This series of casual morning walks
is a fun way for children and adults to make new friends and learn tidbits of Narragansett Bay history and ecology, while walking and exploring different trails near and around East Greenwich.  Private sector jobs relating to the environment will present many opportunities to lead Rhode Island’s economic growth over the next 30 years.  Through storytelling and investigative learning, this introduction to Human Ecology – our relationship with the environment - seeks to invoke a curiosity for the miracles of nature.  The goal is to increase our understanding about how we can responsibly preserve and nurture life in the surrounding bay area, without infringing on individual rights.
Each walk begins with a story to help to teach observational skills.

MONDAY, APRIL 21, 10-11:30am – Goddard Park, Potowomut
We will meet by the gazebo in the beach parking lot.
When Henry Russell took ownership of the farm  property defined by the Goddard Park area, the land needed help.  Wind had blown the good soil from the deforested fields and into the bay.  Mr. Russell solved the problem by raising thousands of seedlings to plant throughout the property to stop the erosion and replenish the soil.  He filled his pockets with acorns and walked around the grounds, punching holes in the soil with his cane, and planting the acorns.  He planted three acorns for each oak: one for the squirrels, one for the worms, and one to grow.  He also added many new tree species. Trees are the great guardians of our planet. Can you name ten ways trees help to protect and sustain our world?

We will study the magical qualities of trees and why trees are important to land and water conservation.  
Story: The Sycamore Tree
TUESDAY, APRIL 22, 10-11:30am – Scalloptown Park,
East Greenwich

Meet in Scalloptown parking lot by Greenwich Cove. 

The Maskerchugg River empties into the bay behind Scalloptown Park.  When you step out onto this beautiful bird sanctuary, it is hard to imagine it was once a landfill.  A path leads south across twelve acres of grasses, clover, and other wildflowers, with a panoramic view of the inner cove.  Two hundred years ago, before the cove filled in with silt from runoff, it served as a port for slave trading and industrial fishing.  We will learn how this period began to change coastal land use.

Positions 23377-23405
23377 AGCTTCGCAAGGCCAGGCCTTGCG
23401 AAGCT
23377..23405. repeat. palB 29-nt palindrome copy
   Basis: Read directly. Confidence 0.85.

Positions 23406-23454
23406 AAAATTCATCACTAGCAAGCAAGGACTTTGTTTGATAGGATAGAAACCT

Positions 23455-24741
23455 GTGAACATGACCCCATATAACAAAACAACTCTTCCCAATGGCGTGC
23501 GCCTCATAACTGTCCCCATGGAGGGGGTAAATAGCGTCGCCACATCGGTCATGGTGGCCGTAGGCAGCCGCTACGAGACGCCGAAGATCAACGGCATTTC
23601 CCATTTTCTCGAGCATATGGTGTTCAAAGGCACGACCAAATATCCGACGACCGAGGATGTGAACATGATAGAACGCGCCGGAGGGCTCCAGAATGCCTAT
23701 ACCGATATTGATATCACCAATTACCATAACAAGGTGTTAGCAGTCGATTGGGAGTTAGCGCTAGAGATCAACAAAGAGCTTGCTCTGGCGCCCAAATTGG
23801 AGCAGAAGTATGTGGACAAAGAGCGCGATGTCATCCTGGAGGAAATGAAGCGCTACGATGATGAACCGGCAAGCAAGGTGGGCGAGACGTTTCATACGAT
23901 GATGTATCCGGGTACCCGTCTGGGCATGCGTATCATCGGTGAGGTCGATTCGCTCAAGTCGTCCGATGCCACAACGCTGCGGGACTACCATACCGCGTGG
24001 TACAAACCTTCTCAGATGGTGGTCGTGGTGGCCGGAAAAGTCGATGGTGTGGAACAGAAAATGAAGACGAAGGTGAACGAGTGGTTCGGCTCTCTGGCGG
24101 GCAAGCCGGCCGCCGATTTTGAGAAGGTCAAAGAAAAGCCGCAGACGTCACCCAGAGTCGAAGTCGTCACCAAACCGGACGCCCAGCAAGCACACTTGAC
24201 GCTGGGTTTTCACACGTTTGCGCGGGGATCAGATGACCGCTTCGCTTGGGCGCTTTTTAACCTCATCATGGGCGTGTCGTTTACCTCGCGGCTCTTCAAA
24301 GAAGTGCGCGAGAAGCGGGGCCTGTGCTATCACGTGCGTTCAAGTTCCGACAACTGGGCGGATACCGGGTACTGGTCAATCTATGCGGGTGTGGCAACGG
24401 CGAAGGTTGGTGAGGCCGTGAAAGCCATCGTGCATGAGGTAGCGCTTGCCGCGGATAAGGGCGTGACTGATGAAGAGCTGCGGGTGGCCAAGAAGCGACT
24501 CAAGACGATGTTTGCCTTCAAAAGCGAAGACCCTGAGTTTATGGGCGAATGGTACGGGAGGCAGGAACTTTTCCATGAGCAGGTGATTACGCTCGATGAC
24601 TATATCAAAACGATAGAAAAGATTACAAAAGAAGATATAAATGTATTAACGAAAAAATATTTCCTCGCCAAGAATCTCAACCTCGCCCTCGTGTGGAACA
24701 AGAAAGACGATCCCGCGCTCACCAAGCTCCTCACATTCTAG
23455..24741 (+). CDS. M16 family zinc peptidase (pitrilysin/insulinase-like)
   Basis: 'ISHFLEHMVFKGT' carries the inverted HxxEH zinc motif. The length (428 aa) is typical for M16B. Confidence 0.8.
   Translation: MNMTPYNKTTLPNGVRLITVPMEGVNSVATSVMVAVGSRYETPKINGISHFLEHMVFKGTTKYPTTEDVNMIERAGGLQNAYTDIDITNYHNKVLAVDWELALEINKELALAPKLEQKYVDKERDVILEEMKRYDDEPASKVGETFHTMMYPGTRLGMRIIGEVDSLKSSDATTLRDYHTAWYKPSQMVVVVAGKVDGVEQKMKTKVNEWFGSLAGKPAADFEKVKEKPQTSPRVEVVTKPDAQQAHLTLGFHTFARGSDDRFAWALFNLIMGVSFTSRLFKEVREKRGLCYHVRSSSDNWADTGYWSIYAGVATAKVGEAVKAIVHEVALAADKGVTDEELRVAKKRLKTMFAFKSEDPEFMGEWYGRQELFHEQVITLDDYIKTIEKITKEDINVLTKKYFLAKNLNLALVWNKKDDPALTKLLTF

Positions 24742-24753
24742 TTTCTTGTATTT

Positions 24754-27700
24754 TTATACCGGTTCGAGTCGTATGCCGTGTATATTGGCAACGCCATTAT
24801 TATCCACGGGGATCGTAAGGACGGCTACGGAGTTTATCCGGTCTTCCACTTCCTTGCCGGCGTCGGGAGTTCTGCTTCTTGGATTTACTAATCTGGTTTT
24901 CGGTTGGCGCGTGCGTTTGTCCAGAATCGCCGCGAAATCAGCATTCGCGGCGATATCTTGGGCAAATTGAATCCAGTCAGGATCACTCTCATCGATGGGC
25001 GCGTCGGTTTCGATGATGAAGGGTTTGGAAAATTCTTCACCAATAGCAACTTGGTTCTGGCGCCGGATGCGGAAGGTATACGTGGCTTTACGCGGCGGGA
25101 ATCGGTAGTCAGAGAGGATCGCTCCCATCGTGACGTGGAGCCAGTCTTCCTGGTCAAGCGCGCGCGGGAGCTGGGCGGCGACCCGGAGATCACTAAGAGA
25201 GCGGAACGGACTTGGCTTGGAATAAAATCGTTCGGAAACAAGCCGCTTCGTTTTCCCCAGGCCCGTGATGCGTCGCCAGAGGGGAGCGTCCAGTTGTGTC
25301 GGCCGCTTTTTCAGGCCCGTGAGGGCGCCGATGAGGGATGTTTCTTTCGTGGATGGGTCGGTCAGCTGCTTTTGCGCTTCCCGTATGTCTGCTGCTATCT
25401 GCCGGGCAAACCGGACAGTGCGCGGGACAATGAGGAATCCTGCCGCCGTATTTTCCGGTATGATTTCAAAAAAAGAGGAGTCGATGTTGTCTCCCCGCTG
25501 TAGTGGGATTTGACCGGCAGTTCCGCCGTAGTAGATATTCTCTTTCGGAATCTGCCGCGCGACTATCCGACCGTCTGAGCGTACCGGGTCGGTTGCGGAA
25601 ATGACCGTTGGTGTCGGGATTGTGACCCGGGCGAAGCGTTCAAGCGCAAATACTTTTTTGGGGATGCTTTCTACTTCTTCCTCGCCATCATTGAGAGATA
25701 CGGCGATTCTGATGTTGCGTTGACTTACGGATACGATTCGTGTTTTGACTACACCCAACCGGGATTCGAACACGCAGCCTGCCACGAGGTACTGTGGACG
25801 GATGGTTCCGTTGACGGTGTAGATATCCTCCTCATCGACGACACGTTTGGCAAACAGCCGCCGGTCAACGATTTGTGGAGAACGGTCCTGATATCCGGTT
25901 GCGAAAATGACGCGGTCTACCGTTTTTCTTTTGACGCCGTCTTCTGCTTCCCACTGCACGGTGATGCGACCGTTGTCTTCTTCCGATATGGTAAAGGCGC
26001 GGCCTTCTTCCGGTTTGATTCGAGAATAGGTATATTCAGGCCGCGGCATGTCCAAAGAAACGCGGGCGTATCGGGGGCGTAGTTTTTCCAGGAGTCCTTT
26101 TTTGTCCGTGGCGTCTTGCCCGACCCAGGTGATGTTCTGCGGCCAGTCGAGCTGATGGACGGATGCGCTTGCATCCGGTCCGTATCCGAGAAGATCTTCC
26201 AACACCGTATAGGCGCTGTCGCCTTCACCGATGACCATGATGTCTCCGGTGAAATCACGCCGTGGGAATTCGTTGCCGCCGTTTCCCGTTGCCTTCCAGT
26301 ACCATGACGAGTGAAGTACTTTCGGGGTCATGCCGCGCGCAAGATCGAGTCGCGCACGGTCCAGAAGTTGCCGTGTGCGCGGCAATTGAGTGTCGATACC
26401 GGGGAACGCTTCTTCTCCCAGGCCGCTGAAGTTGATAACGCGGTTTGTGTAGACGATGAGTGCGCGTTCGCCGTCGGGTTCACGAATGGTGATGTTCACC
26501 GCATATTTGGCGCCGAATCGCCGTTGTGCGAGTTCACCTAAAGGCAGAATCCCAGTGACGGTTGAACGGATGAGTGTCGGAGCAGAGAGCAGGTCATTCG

We will hunt for oyster, clam, mussel, and scallop shells along the shoreline, talk about how shellfish are important to the web of life. We will also see who can identify the most species of birds in the area.

Story: Nature Detectives

, 10-11:30am –Boesch Farm, E. Greenwich
Meet in the Land Trust parking lot, just before the farm driveway at 830 South Road.
This Land Trust property rests in a critical area of the Hunt River watershed and features the Scrabbletown Brook Trail and a working farm that raises free range chickens and grass fed beef.  Products of Boesch Farm are sold in the farm store and at local farmers markets.  The hike offers the opportunity to see many farm animals, including pigs, sheep, cows, chickens, and a couple of bee hives.
Using various maps, we will navigate a trail through the woods to the brook.  We will hunt for grass hoppers and investigate various activities in the area to learn about responsible land stewardship, environmental law, and organic farming methods. 

Story: Just Bee

THURS, APR. 24, 10-11:30am - Frenchtown Woods, E. Greenwich
Meet in the parking lot behind the Parks & Rec Building on Frenchtown Road, across from Frenchtown Elementary School
We will walk along the reservoir, learn about damns, and explore the remains of an old cotton mill.  We will also learn about the industrial revolution and learn the various ways this particular period of history affected our environment.
Story: Spin

FRIDAY, APRIL 25, 10-11:30am - Rome Point, North Kingstown
a.k.a. Chafee Nature Preserve. Meet in the preserve parking lot off Rte 1A.
This land was once owned by a rich Tory merchant, George Rome, who built a lavish mansion, presided over huge parties, and installed an extravagant garden.